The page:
The precise cause of endometriosis is not entirely understood. There is no solid consensus as to how endometrial cells are able to reside outside of the uterus. Some researchers hypothesize that nests of stem cells were erroneously programmed during fetal development due to genetic or environmental factors. This misdirected endometrial tissue does not make itself known until puberty due to the influence of female hormones.
It is also possible that endometriosis could be due to the reverse movement of endometrial cells as they shed from the wall of the uterus during the normal menstrual cycle. Or, finally, endometriosis could be due to immune factors or to the development of new endometrial tissue in abnormal sites.
What are the risk factors for endometriosis?
A number of factors increase the risk of developing endometriosis. Not all people with risk factors will develop endometriosis. Risk factors include:
- Blocked flow of menstrual blood during the period, possibly due to a closed hymen
- Family history of endometriosis
- Frequent menstrual cycles
- No history of pregnancy or breastfeeding
- Short menstrual cycles
- Young age at start of menstruation
Reducing your risk of endometriosis
There is no way to definitively prevent endometriosis. However, you can take steps to reduce your likelihood of developing the condition if you have risk factors.
Because estrogen works to thicken the lining of your uterus during menstruation, lowering your estrogen level can help mitigate the risk of endometrial tissue forming outside the uterus.
You can lower your estrogen levels by:
- Asking your doctor about hormonal birth control with lower doses of estrogen
- Avoiding highly caffeinated drinks, such as green tea or soda, which can raise estrogen levels
- Exercising regularly, which can also help lower your percentage of body fat, in turn decreasing the amount of estrogen moving through your body
- Limiting alcohol to one drink per day, as heavy alcohol use can increase estrogen levels
What are some conditions related to endometriosis?
Adenomyosis is a condition similar to endometriosis, with similar symptoms. In endometriosis, endometrial tissue begins growing outside the uterus, potentially extending to the ovaries, cervix, fallopian tubes, or lower intestine. With adenomyosis, endometrial tissue begins growing into the muscle of the uterus itself, causing it to expand in size. This can lead to abnormal bleeding; heavy, painful periods; and painful sexual intercourse.
Because some of its symptoms mimic those of other conditions, endometriosis can sometimes be misdiagnosed or mistaken for other issues that cause pelvic pain, including ovarian cysts, pelvic inflammatory disease (PID), or irritable bowel syndrome (IBS).
Infertility, or impaired fertility, is a primary complication of endometriosis. About one-third to one-half of patients with endometriosis experience difficulty getting pregnant. However, treatment of early-stage endometriosis, including surgical removal of endometrial tissue, can be effective in improving fertility and allowing for successful pregnancies. In more advanced cases, additional fertility treatments may be needed. The good news is many people with endometriosis are able to conceive successfully and deliver healthy babies.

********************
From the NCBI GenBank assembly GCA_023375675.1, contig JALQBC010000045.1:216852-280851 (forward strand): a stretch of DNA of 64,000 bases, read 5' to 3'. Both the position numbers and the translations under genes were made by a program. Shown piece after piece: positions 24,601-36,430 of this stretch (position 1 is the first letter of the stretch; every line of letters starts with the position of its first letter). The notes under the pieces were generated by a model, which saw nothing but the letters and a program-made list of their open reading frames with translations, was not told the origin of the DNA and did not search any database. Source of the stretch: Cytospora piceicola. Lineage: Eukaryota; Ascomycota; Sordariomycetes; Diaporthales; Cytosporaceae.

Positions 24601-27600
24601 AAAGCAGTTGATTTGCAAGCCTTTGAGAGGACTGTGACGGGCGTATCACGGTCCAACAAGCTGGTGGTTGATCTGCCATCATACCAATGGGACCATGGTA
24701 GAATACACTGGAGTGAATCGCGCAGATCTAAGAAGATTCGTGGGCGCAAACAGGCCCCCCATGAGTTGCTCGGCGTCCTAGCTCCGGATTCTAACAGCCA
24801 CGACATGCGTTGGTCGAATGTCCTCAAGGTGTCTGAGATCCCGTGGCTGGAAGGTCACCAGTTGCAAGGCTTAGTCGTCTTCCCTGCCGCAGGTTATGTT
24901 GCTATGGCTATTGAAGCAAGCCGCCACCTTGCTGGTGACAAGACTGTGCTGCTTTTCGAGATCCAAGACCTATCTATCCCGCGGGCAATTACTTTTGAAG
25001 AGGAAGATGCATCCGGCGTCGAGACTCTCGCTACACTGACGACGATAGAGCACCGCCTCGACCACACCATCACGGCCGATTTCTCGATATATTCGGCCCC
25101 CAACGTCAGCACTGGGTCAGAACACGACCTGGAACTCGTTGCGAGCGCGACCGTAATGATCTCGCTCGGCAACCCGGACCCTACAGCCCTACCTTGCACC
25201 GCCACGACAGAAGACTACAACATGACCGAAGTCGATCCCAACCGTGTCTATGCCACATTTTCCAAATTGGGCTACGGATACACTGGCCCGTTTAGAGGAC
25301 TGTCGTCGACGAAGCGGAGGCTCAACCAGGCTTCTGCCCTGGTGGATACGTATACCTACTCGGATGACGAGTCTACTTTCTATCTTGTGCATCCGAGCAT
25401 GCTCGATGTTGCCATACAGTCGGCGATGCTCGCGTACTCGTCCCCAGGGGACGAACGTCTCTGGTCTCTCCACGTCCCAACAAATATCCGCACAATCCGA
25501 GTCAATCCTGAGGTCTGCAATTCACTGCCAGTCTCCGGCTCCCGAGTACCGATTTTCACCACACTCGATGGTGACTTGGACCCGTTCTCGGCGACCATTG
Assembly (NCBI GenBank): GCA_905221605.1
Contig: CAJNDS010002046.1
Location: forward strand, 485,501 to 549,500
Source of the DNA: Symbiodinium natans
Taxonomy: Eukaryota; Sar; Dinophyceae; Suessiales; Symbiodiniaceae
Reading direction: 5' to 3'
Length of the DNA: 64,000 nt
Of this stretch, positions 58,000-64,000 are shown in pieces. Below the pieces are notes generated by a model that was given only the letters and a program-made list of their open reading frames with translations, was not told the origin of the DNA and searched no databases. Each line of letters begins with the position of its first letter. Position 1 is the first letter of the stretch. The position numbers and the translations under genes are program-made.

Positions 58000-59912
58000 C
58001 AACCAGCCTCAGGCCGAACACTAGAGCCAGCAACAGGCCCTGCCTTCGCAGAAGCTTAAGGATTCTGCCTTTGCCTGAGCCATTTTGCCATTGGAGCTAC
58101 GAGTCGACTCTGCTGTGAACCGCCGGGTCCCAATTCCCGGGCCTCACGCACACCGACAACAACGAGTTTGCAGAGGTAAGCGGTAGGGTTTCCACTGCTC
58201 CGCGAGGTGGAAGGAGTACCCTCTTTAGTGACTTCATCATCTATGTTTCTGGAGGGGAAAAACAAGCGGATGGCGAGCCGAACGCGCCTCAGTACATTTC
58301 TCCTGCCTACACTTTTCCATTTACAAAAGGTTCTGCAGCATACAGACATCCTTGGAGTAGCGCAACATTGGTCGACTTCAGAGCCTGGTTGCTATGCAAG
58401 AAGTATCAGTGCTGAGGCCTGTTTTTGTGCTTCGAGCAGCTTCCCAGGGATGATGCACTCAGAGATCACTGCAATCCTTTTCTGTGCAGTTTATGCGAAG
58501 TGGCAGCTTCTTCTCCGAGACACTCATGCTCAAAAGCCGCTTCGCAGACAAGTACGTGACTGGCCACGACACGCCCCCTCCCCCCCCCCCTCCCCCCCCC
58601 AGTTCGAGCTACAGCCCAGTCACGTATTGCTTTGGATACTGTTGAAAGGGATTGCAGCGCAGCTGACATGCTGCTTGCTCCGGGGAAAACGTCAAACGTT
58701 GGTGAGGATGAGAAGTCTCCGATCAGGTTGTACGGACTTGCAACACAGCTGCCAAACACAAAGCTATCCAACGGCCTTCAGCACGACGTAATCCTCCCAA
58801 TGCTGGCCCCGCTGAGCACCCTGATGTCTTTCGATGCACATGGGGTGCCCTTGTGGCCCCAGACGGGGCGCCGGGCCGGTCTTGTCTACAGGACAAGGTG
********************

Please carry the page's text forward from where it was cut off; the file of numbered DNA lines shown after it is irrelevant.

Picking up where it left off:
How do doctors diagnose endometriosis?
For many women, simply having a diagnosis of endometriosis brings relief. There is finally a recognized cause for their symptoms, and they can begin discussing effective treatment options.
Diagnosis begins with a gynecologist evaluating a patient's medical history and a complete physical examination including a pelvic exam. A diagnosis of endometriosis can only be certain when the physician performs a laparoscopy.
A laparoscopy is a minor surgical procedure in which a laparoscope (a thin tube with a lens and a light) is inserted into an incision in the abdominal wall. Using the laparoscope to see into the pelvic area, the physician can often determine the locations, extent, and size of the endometrial growths.
Other tests that may help in diagnosing endometriosis include:
- Computed tomography (CT or CAT scan)
How is endometriosis treated?
Some women with endometriosis never have any symptoms, but when symptoms do occur, there are several treatment options available. Your healthcare provider will determine the best treatment options for you based on your age, the severity of your symptoms, and whether or not you plan to have children.
Treatment options for endometriosis
A number of different treatment options for endometriosis are possible. The choice of treatment depends upon the severity of the condition, a woman’s desire for fertility, and the overall health and age of the patient. Options include:
- Hormone medications, such as a gonadotropin-releasing hormone agonists and antagonists, oral contraceptives, or progestins to slow the growth of endometriosis and to reduce the size of endometriosis implants (growths or deposits of endometrial tissue)
- Hysterectomy, the surgical removal of the uterus (partial hysterectomy) or the uterus and cervix (total hysterectomy)
- Nonsteroidal pain medications, such as ibuprofen (Advil), acetaminophen (Tylenol), and naproxen (Aleve)
- Surgical removal or destruction of endometriosis
- Treatments for infertility, if indicated
Alternative therapies and at-home remedies for endometriosis symptoms